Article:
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Intracranial Aneurysm-Standard Treatment Guidelines

Intracranial Aneurysm-Standard Treatment Guidelines

Intracranial aneurysms are focal outpouching from intracranial arteries with weak walls as compared to normal arteries and therefore have propensity to present with intracranial bleed, usually subarachnoid hemorrhage (SAH). Clinically, these cases present with sudden severe headache (‘thunderclap headache’) in case of bleed (1-6). Occasionally, these lesions may grow to significant size without bleeding and manifest clinically because of compression of adjoining brain parenchyma or cranial nerves (2-4).

Introduction

The word aneurysm comes from the Latin word ‘aneurysma’, which means dilatation. Aneurysm is an abnormal focal dilatation in the wall of a blood vessel, usually an artery, due to a defect, disease, or injury (5,6). Aneurysms can be true or false. A false aneurysm is a cavity lined by blood clot. The 3 major types of intracranial aneurysms are saccular, fusiform, and dissecting (1,6).

Ministry of Health and Family Welfare, Government of India has issued the Standard Treatment Guidelines for Intracranial Aneurysm.
Following are the major recommendations :

Case definition

Any patient presenting with or suspected to have non traumatic subarachnoid hemorrhage (SAH) or uncommonly, focal neurological deficit with demonstration of aneurysm on Imaging should be suspected of harboring an aneurysm (3-6).

Incidence of the condition in our country

It is underdiagnosed, undertreated, and much more common than previously thought. Incidence of the condition in our country is not exactly known due to lack of organized data. International literature suggests incidence between 1-6% in general population.

Differential Diagnosis

Clinically, other causes of ‘thunderclap headache’ merit consideration (1-6). These include cerebral venous thrombosis, cervical dissection, migraine, pituitary bleed, reversible cerebral vasoconstriction (Call Flemming syndrome). Radiologically, other causes of subarachnoid hemorrhage need consideration which are trauma, brain arteriovenous malformations (AVMs), bleeding disorders and other rare causes.

Prevention and Counselling

At this time, a routine screening test to discover brain may not be required without clinical symptoms. However, certain modifiable risk factors as follows should be adequately controlled to prevent bleed:

i. Cigarette smoking – increases the risk of an aneurysm rupture. Smokers are three times more likely to have an SAH than non-smokers.

ii. Alcohol & drugs use – It is unclear if alcohol use increases the risk of developing an aneurysm, but moderate to heavy drinking is considered a risk factor for the rupture of an aneurysm if present. Similarly, drug use, particularly cocaine, may increase the risk of rupture.

iii. High Blood Pressure – several studies found that having high blood pressure increases the risk for developing an aneurysm and for rupture of existing aneurysms (7).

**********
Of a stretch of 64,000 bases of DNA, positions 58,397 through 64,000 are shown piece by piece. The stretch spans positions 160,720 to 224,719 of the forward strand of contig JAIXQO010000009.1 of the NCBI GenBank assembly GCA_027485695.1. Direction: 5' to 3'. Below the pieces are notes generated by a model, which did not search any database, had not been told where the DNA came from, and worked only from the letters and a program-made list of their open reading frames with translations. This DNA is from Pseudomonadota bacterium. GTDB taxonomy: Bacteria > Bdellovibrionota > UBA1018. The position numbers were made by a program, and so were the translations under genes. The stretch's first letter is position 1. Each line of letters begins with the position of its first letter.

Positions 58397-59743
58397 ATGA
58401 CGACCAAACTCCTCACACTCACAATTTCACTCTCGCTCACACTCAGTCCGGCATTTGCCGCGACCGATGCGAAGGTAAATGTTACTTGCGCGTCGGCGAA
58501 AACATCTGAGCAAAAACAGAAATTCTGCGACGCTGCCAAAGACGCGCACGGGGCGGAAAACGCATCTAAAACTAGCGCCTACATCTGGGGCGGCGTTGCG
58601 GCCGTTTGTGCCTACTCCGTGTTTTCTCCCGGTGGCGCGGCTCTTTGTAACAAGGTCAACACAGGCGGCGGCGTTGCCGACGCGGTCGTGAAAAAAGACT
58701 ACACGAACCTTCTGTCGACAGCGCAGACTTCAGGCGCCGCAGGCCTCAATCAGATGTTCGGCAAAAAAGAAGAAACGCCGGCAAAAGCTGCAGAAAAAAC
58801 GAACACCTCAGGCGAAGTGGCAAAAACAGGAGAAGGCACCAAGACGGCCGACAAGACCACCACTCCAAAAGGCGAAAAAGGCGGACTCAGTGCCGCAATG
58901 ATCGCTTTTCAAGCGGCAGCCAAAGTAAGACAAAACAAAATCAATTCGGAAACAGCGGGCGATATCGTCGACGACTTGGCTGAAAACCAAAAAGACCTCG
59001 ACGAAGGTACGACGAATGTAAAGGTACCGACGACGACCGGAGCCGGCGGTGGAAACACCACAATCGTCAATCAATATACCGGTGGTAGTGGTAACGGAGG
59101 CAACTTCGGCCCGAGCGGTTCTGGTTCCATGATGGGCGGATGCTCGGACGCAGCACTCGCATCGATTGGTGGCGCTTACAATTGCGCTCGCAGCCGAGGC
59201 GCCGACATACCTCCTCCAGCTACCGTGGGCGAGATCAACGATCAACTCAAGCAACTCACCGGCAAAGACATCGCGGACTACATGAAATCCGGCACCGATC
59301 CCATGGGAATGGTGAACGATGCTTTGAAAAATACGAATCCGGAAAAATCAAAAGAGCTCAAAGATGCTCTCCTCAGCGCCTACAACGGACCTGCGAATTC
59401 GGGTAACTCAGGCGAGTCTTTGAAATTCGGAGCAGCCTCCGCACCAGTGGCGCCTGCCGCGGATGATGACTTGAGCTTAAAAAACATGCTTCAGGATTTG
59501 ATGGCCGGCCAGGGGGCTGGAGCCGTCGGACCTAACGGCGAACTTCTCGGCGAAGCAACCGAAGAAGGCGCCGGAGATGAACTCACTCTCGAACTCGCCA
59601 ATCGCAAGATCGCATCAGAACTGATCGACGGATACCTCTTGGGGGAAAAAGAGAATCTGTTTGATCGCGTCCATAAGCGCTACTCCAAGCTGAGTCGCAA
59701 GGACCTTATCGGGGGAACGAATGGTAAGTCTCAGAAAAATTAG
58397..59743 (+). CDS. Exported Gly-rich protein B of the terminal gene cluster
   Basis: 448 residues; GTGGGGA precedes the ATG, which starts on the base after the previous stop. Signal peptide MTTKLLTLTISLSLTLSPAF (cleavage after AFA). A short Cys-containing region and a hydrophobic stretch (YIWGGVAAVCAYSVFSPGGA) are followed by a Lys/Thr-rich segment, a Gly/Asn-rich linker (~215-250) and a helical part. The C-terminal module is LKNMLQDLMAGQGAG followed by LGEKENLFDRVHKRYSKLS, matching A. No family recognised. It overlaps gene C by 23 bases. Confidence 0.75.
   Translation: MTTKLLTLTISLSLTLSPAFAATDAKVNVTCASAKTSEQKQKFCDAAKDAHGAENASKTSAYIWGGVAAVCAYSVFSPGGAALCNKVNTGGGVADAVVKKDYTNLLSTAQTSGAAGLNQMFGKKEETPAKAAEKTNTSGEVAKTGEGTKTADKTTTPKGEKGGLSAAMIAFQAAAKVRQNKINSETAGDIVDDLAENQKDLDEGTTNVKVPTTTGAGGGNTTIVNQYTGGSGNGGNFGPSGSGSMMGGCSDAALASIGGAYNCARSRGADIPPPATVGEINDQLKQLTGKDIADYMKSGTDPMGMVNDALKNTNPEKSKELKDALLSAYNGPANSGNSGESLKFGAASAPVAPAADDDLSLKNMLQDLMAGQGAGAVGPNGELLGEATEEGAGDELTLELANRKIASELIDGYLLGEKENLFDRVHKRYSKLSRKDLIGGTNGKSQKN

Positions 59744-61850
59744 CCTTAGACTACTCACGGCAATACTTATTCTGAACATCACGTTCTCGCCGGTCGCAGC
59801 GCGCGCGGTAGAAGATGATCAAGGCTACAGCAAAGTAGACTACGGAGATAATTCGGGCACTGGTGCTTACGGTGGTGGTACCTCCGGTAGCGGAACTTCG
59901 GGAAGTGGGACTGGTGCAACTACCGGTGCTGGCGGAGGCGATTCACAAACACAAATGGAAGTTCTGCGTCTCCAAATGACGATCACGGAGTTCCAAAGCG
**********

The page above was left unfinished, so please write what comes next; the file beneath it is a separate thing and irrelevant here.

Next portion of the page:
Optimal Diagnostic Criteria, Investigations, Treatment & Referral Criteria –
Diagnostic Criteria

Aneurysm should be considered in the following clinical setting (1,5,6) :

i) Sudden severe headache (‘thunderclap headache’) in the absence of obvious head injury.

ii) Presence of SAH on imaging (CT/MRI)

iii) Demonstration of aneurysm on imaging during evaluation for any neurologic problem.

Investigations

i) CT Scan

CT scan should be sought on any patient with non-traumatic SAH. Large Aneurysms or their wall calcification may also be at times seen on NCCT.

ii) CT Angiogram (CTA)

Conventional angiography like images of the cerebral vasculature can be obtained using rapid contrast infusion and thin-section dynamic CT scanning (CTA). Various 3-dimensional display techniques, including shaded surface display, volume rendering, and maximum intensity projection, are used to complement the conventional transaxial images. It has very high diagnostic accuracy with sensitivity and specificity of >95% (8-10).

iii) MR Angiogram (MRA)

MRA should be usually performed only if there is some contraindication to CTA or CT cannot be easily performed. The sensitivity and specificity is lower as compared to CTA (11).

iv) Digital Subtraction Angiogram (DSA)

It remains the gold standard for diagnosis, particularly in delineating small aneurysms. DSA is usually always required in case any endovascular or surgical treatment is planned (6,8).

Treatment

Two major strategies for treatment are:

(1) To closely follow up in case of incidentally detected asymptomatic aneurysms by clinical and radiological re assessment periodically.

(2) In symptomatic group, treatment options include endovascular coiling of the sac or surgical clipping of the aneurysm neck.

Referral Criteria

*Situation 1: At Secondary Hospital/ Non-Metro situation: Optimal Standards of Treatment in Situations where technology and resources are limited:

Clinical diagnosis

  • Subarachnoid hemorrhage: The most common presentation of intracranial aneurysm is subarachnoid hemorrhage (SAH) in non traumatic background. On presentation, patients typically report experiencing the worst headache of their lives (thunderclap headache). The association of meningeal signs should increase suspicion of SAH.
  • Mass effect: The so-called giant aneurysms (diameter >2.5 cm) are more often symptomatic because of their mass effect. Some intracranial aneurysms produce cranial neuropathies. A common example is the third nerve palsy that is secondary to posterior communicating artery aneurysm or III/IV/VI nerve palsy seen in giant cavernous ICA aneurysms. Rarely, even visual loss caused by an ophthalmic artery aneurysm that compresses the optic nerve has been reported.
  • Other symptoms: Other, less common, symptoms include seizures, headaches, and transient ischemic attacks or cerebral infarction secondary to emboli (usually associated with large or giant partially thrombosed aneurysms). Severe vasospasm associated with SAH is often the leading cause of death.

Investigations

i) CT-to confirm SAH or to look for diagnostic possibility of aneurysm as a cause for focal neurologic deficit.

ii) CTA/MRA-if available, to confirm the diagnosis before referring to higher center.

Treatment

Based on the available literature, the management of aneurysm differs in ruptured and unruptured patients (1, 5,6, 12,13).

Ruptured aneurysms should be treated urgently (within 72 h of hemorrhage) to prevent rebleeding and to permit aggressive Management of vasospasm.

Unruptured aneurysms are generally treated electively and may even be followed up if small (<7mm) and incidentally detected.

Initial management for Ruptured Aneurysms :

  • Administer calcium channel blockers (nimodipine for 21 d) to all patients; this has been shown to improve outcome (6,14).
  • Anticonvulsant use is controversial, but is generally given (levetiracetam or phenytoin), particularly for patients undergoing craniotomy or those with focal cerebral hematomas in addition to the SAH.